This is why you shouldn’t tell people to pray about it

Repeat after me: I’m here to listen when you’re ready.

If you don’t already know, I’m a cancer. Whether or not you believe in astrology, cancers are generally known to be very emotional, sympathetic, nurturing and loyal. Because of those traits I think people are naturally drawn to me. And what does that mean? I’m always listening to someone’s life story whether I know them well or not. People from all walks of life feel comfortable telling me the good, bad and ugly about their jobs, kids, relationships etc. And every time I listen intently and feel for them. However, one thing I don’t do is tell these people to pray about it. And you shouldn’t tell people to pray about it either.

Telling people to pray when they are struggling may be doing more harm than good.
Telling people to pray when they are struggling may be doing more harm than good.

I’m a member of a few private mommy groups on Facebook in which mom’s in need ask questions about troubling situations from time to time. Whether it’s regarding issues with a child’s father, loss of WIC benefits or a child struggling with ADD the most common response is, “Just pray about it”. And I absolutely hate it.

Admittedly, responses could be worse. There could be mommy shaming, name calling, and straight up ignoring the person. Still, “Just pray about it” is  right up there with top things you just shouldn’t say to someone in need. I know because I’ve been there. Telling people, especially someone you don’t know, to pray about it, could be doing more harm than good.

I know what its like to feel ignored, dismissed and trivialized when  dealing with something difficult. Little do you now, someone suggesting that prayer was the answer to all my problems can trigger all those feelings. I’d usually walk away feeling even more defeated than before. If someone I don’t know well tells me to “just pray about it” in response to my problem I may walk away thinking the following:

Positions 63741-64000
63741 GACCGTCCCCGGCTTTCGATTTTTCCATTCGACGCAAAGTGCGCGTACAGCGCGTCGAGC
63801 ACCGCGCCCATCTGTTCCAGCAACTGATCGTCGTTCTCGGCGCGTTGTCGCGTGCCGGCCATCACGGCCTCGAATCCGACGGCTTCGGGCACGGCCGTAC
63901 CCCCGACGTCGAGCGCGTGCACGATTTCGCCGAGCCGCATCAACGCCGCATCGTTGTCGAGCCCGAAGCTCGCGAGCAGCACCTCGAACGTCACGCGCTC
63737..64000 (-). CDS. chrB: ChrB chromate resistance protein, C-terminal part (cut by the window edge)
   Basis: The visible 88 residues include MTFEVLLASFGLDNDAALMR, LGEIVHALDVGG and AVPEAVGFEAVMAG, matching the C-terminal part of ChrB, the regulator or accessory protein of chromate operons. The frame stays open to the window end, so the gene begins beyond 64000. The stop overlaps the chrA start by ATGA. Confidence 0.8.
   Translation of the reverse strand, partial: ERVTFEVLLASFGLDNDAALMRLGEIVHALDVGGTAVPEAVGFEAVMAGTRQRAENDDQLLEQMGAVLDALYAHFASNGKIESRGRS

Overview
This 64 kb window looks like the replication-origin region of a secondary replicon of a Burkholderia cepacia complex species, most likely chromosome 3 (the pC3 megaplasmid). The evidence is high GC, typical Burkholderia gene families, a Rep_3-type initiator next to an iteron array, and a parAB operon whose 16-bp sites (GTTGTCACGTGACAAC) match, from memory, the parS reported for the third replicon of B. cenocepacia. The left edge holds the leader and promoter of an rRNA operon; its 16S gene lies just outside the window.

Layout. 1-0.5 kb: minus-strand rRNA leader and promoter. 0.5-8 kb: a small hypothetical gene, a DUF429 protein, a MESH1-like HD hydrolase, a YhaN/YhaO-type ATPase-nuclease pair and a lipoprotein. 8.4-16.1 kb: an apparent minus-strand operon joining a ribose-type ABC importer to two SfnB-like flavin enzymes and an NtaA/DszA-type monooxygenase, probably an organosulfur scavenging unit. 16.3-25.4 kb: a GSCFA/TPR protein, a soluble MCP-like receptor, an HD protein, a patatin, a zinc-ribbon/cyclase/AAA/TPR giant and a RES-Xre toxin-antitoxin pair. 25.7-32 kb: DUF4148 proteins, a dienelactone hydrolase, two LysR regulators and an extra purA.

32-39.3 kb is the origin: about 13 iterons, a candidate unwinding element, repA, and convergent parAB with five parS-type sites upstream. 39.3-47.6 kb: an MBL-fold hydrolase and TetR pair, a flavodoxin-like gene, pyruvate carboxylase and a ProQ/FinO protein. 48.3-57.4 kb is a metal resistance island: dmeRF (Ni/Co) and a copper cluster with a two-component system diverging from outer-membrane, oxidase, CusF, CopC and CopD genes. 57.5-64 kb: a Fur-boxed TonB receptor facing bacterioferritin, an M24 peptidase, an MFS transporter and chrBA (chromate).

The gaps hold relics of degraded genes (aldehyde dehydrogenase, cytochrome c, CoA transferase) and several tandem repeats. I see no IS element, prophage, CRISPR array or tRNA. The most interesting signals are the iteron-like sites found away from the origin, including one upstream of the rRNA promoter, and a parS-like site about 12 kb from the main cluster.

“What does praying have to do with this situation?”

“I already prayed so I guess I’m hopeless. There’s still no help.”

“So you think my issue is so trivial it can be solved so easily with prayer?”

“That’s so condescending.”

“Clearly you don’t care enough about me to offer any other suggestion than the ones you will give to any stranger.”


The list goes on and on. Of course, when it comes from someone who’s a very good friend with whom I have that relationship with, I  could be grateful for the suggestion. It could be exactly what I needed to hear at the moment. However, you never know; especially if it’s someone you don’t share a relationship with. So it’s much better and safer to avoid saying, “you should pray about it”

Most likely, the person giving words of prayer is coming from a warm and loving place. However, the recipient may not feel that way. There’s a good chance the recipient is feeling judged, ignored and hopeless.

While we’re on the tails of the unfortunate suicides of Kate Spade and Anthony Bourdain it’s important to remember that prayer is not the answer to everything. It’s a lot like those “thoughts and prayers” Facebook posts that pop up after a school shooting. It sounds nice in theory, but it’s really not doing anybody any good. Action, not prayer solves problems. What prayer can do for some people is bring them a little peace as they sort out their issues. The emphasis is on SOME people. For other people, it does absolutely nothing and makes them feel even worse than before.


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The truth is telling someone to just pray about an issue is making a lot of assumptions about the person. First of all, you are assuming that the person has a relationship with some higher power and is religious. It makes the assumption the person is suffering because he or she didn’t pray and it’s somehow punishment for it.